Little mistakes, big consequences

I made a little mistake today and am still kicking myself for it, though the consequences are minor. Shopping at the Farmer’s market I bought some leeks. They are quite long so they stuck out of my backpack. I didn’t bother trying to zip it closed, and somehow on the way back home it fell out, I’ve no idea where.

The little mistake Chris Huhne made 9 years ago, it is alleged, was getting his then wife to admit to being the driver for a speeding offence which would have got him to lose his licence, it is alleged. The little mistake, as alleged, turned into a big mistake when he admitted an affair and he and his wife split. Vince Cable told the BBC he is ‘very sure’ Huhne will clear his name, which must mean he is very sure the Crown Prosecution Service is bringing the case forward despite insufficient evidence, which suggests that Vince the Business Secretary should get in touch urgently with Ken Clarke the Justice Secretary and tell him to get his house in order?

The way our brains work this kind of thing happens a lot. We make one little mistake and because we get so annoyed about it, like I am with losing my leeks, we compound the problem, and so I spent an hour looking for the leeks I dropped!

We have to hope that people trying to solve some of our energy/climate change problems don’t let that kind of slip happen, for example with first generation power from nuclear fusion. Design engineers are trained to build in several levels of safety so that if someone makes a mistake it is not catastrophic, but design engineers also know that one slip can lead to another, so they build in fail safe mechanisms which are meant to take the human out of the decision making. But BP was supposed to have all kinds of fail safe systems when the Deepwater Horizon Blow out occurred, but they admit “The root causes are systemic” and BP admits it made mistakes, not just one, a series of compounding errors of judgement and decision making.

The scenario looks much the same in the banking and finance industries, systemic issues which are unresolved, compounding errors of judgement, the world financial system is in a mess and no-one seems to know what to do about it. Except repeat the same mistakes again, what? In the hope that eventually we will learn from our mistakes.

The same scenario exists in the various kinds of wars we have, whether it is the war on terror or the war on crime. The systems for dealing with both are fundamentally faulty. Around the world we fail to combat people trafficking (seemingly men are trafficked from England to work virtually as slaves in northern Europe, basically kidnapped!). We fail to combat drug trafficking, piracy. money laundering, again, this must be a systemic issue, the approach to addressing the problem does not work and the decisions people in the business of trying to control or eliminate the problems are fundamentally flawed.

The UK Government is under heavy criticism for its supposed ‘reforms’ of the education and health systems. We should ask why. The logic seems good, leave decisions to those on the front line, as GPs and as teachers and Head teachers, but GPs, teachers and Head teachers know that little mistakes they make often have big consequences, either for those they serve who are their clients  or from the Government itself, which responds to problems with heavy control mechanisms.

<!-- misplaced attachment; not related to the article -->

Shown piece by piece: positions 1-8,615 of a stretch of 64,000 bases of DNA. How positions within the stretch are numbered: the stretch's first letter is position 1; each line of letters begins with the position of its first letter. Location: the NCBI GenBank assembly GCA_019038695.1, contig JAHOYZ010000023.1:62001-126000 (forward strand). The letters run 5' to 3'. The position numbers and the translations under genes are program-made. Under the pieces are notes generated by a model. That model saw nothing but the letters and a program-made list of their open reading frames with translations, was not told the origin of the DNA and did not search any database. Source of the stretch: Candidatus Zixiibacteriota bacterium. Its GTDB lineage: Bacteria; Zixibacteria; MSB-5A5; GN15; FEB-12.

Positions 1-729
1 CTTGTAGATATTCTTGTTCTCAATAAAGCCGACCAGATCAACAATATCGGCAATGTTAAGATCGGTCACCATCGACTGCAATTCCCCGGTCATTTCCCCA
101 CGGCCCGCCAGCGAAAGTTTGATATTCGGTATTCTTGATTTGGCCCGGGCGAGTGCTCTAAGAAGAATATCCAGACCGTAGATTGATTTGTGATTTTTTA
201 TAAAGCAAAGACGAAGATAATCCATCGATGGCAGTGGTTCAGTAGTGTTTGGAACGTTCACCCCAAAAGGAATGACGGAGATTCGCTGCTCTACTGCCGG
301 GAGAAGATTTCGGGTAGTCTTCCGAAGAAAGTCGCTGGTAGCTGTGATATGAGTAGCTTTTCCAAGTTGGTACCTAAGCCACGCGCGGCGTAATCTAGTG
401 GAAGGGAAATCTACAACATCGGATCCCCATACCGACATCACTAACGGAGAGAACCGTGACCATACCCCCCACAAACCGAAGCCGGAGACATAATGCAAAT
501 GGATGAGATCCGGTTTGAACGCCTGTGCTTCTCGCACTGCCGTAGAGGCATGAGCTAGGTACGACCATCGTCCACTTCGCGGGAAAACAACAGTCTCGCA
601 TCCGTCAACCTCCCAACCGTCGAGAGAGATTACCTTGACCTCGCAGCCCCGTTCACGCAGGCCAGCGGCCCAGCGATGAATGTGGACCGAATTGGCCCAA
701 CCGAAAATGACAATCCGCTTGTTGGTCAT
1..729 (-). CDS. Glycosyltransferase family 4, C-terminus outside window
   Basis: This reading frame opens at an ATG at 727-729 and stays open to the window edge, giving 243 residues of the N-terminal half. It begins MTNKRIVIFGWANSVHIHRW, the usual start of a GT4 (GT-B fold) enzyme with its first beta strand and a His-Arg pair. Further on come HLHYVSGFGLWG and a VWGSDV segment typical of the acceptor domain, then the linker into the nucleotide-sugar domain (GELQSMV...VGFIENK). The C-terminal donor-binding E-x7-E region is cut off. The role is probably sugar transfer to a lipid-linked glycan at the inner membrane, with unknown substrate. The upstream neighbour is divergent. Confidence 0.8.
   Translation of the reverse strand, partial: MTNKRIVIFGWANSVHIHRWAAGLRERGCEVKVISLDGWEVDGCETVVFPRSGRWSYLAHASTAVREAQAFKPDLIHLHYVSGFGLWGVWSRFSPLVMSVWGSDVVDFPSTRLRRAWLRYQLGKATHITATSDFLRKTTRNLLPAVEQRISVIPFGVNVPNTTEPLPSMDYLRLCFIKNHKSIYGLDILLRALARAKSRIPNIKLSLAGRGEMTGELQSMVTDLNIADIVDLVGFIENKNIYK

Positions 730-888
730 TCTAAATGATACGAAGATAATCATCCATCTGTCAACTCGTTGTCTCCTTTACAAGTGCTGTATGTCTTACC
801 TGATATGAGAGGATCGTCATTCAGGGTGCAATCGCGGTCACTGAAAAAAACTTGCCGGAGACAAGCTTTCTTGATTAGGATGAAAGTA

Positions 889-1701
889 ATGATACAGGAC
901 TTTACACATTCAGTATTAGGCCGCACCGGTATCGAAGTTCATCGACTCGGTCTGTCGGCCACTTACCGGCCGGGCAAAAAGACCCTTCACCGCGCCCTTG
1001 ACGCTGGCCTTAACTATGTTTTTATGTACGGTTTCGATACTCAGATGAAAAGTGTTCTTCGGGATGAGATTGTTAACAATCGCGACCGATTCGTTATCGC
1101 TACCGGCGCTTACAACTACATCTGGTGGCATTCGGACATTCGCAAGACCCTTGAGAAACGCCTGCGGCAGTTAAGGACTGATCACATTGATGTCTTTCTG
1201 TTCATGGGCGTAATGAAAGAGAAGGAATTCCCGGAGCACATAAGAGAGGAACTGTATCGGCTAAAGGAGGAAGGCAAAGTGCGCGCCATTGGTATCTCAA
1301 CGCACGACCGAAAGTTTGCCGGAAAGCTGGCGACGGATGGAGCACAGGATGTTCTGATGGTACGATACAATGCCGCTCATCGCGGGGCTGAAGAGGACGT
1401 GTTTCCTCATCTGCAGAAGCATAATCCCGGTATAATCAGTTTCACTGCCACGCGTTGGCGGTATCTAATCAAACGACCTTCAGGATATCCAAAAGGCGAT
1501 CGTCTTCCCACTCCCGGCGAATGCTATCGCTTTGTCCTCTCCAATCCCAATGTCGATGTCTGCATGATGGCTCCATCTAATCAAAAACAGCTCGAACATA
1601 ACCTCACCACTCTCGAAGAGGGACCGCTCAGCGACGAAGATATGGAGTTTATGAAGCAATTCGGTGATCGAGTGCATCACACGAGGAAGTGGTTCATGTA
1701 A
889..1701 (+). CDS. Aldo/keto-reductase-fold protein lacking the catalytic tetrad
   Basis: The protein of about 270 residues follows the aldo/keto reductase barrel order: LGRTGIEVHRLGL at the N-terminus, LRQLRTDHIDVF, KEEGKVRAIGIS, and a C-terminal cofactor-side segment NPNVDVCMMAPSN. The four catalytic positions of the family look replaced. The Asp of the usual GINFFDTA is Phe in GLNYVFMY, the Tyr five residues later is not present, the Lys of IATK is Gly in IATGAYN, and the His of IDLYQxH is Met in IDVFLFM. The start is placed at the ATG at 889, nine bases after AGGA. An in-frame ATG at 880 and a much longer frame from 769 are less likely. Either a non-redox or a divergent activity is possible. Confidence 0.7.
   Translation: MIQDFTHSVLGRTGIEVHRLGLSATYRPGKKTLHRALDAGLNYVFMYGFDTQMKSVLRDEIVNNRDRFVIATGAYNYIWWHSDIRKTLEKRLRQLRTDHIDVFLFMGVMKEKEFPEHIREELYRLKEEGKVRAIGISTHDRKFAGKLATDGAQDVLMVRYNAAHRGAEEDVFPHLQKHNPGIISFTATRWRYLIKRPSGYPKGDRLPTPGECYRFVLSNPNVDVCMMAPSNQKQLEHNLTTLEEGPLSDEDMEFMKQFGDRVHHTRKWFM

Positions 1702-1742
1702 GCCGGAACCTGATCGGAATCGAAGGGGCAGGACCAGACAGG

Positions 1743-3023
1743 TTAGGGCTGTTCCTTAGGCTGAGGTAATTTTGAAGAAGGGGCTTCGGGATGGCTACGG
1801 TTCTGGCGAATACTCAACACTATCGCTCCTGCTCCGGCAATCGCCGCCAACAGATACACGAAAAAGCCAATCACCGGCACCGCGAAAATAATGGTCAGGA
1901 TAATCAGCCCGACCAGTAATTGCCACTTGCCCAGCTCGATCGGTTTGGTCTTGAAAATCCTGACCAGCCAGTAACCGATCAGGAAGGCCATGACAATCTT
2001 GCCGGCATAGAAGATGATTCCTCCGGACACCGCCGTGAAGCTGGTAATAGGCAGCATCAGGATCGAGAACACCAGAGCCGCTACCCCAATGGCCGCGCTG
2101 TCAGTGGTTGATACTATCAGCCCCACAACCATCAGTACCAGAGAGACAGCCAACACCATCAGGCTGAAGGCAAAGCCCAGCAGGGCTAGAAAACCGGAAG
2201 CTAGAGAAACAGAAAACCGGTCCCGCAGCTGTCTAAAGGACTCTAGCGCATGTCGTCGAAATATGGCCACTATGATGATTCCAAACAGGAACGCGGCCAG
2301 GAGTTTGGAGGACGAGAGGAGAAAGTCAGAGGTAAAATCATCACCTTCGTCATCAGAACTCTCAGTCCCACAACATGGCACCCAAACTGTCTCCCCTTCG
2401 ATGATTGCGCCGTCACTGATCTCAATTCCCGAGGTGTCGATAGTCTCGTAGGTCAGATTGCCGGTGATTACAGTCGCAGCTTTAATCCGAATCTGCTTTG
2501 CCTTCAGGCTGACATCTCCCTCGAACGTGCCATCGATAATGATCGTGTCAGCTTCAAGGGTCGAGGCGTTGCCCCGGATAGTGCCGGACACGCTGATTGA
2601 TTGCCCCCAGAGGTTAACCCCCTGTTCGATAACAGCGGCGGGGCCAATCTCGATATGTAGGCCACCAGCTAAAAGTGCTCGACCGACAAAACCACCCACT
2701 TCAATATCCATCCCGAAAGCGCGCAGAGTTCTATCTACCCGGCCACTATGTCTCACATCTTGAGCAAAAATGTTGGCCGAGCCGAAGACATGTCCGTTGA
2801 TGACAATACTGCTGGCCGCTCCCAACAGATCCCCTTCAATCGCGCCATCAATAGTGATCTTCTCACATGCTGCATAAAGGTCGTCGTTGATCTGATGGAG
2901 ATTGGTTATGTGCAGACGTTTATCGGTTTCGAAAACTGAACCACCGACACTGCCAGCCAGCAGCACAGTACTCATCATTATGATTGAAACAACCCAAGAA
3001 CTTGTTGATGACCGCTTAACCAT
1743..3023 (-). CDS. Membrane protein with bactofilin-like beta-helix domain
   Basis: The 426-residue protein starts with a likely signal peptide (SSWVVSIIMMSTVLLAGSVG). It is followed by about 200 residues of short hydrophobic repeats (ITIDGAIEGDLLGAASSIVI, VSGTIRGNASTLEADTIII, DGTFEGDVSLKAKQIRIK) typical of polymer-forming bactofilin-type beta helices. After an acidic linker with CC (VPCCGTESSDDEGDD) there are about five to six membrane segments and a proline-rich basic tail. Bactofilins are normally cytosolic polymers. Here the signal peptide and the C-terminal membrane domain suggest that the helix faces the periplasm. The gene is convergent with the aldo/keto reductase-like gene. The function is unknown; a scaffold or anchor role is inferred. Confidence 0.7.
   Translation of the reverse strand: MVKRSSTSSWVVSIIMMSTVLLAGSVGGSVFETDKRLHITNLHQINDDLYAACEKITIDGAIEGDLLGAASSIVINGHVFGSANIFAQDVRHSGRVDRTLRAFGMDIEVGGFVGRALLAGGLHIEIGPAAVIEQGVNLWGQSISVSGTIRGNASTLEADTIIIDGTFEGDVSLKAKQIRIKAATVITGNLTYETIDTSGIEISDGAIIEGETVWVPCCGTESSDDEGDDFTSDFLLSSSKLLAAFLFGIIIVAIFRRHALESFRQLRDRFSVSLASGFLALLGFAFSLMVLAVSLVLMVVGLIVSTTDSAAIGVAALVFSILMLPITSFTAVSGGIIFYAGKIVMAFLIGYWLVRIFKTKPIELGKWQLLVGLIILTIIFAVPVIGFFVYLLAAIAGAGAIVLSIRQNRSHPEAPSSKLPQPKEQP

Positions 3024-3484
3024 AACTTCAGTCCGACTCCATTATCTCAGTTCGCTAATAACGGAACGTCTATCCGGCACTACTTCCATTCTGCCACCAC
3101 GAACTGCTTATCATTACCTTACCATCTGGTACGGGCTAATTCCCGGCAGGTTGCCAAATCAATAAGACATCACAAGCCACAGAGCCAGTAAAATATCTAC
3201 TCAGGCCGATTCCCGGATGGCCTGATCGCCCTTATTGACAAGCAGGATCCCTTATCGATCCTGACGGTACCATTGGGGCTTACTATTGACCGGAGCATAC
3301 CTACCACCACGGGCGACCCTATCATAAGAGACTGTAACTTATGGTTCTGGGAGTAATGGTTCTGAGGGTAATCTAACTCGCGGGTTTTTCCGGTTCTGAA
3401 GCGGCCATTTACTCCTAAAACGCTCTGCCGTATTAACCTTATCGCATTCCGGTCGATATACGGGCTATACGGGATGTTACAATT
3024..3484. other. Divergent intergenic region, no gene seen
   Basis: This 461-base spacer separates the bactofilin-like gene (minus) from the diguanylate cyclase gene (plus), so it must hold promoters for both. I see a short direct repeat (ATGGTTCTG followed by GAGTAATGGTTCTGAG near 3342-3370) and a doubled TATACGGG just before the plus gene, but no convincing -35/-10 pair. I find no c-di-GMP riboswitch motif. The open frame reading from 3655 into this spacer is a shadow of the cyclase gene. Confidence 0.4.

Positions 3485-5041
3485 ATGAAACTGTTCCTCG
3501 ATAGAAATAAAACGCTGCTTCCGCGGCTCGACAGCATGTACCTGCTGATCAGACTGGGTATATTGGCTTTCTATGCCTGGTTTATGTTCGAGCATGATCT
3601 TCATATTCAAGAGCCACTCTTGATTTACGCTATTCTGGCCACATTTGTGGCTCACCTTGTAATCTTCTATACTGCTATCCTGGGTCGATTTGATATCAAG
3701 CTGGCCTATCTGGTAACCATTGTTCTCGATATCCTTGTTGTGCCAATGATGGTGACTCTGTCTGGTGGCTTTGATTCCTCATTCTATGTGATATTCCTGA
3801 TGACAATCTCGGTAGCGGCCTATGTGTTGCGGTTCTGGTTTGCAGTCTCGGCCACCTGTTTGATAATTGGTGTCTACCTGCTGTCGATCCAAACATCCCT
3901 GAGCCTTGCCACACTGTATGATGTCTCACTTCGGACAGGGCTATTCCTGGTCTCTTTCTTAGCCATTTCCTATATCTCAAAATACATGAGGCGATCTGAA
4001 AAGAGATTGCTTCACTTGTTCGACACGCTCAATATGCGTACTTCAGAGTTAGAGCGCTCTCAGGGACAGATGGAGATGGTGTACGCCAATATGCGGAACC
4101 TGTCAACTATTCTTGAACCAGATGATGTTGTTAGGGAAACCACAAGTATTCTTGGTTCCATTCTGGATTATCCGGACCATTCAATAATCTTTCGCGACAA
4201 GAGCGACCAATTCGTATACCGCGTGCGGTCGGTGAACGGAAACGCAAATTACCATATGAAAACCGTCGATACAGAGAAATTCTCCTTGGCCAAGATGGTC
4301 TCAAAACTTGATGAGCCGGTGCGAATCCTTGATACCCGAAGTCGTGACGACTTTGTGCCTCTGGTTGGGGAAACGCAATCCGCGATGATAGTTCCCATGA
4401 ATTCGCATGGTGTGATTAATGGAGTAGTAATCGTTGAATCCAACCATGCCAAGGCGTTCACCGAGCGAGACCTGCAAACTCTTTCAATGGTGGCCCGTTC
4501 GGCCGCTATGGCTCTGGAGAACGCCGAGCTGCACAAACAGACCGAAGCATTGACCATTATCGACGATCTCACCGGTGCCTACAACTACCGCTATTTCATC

Add concerns over housing reform, transport, employment and science (like the plan to put crystals into the upper atmosphere to reflect the sun) and you wonder if this or any Government has the process for making decisions which will yield more than a series of small mistakes which then sometimes have huge consequences.

Chris Huhne is not the first Minister to resign. OK, so he is yet to go to court, the point is that people in Government seem to be prone to making mistakes which probably seemed minor events at the time but have lead to imprisonment and castigation, not just MPs expenses but money laden brown envelopes passed over at train stations, and often mixing with people who it is pretty obvious the public don’t expect you to be mixing with, not in that way, not Newspaper Proprietors surely, and more?

And if those in power can’t get the little things right how do we expect them to get the big things right?

The process of Governance cannot be left to the hope of appointing people who can do the right thing. It obviously doesn’t work. There needs to be a more thorough process of Government which allows inclusive decision making, which exposes how judgements are formed, how various options are balanced, how both reason and intuition are being used together in a Council of the Wise, which could include some ‘Cloud Thinking’ from people at large and a good dose of creative thinking.

We have 3 processes for decision making, reasoning, intuition, and creative, and we need to see how they can be used together, in harmony, with cross checks so that little mistakes don’t have such big consequences.

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About Graham Rawlinson

I now have 5 books published as Ebooks http://amzn.to/iOyowj. They feel like part of a life's work, somehow all the different jobs I have had in my life, from postman to psychologist to facilitator of inventions and running a food business, they all build into a way of loving life, the ups and the downs. I hope you like the blogs I write, and then like the books I write. I hope you will want to take some time out of your life to share some thoughts with me. For that, I thank you. Graham
This entry was posted in Climate Change, Crime, Economics, Education, Employment, Faith, Food supply, Happiness, Health, Housing, Money, Protest, Transport, War. Bookmark the permalink.

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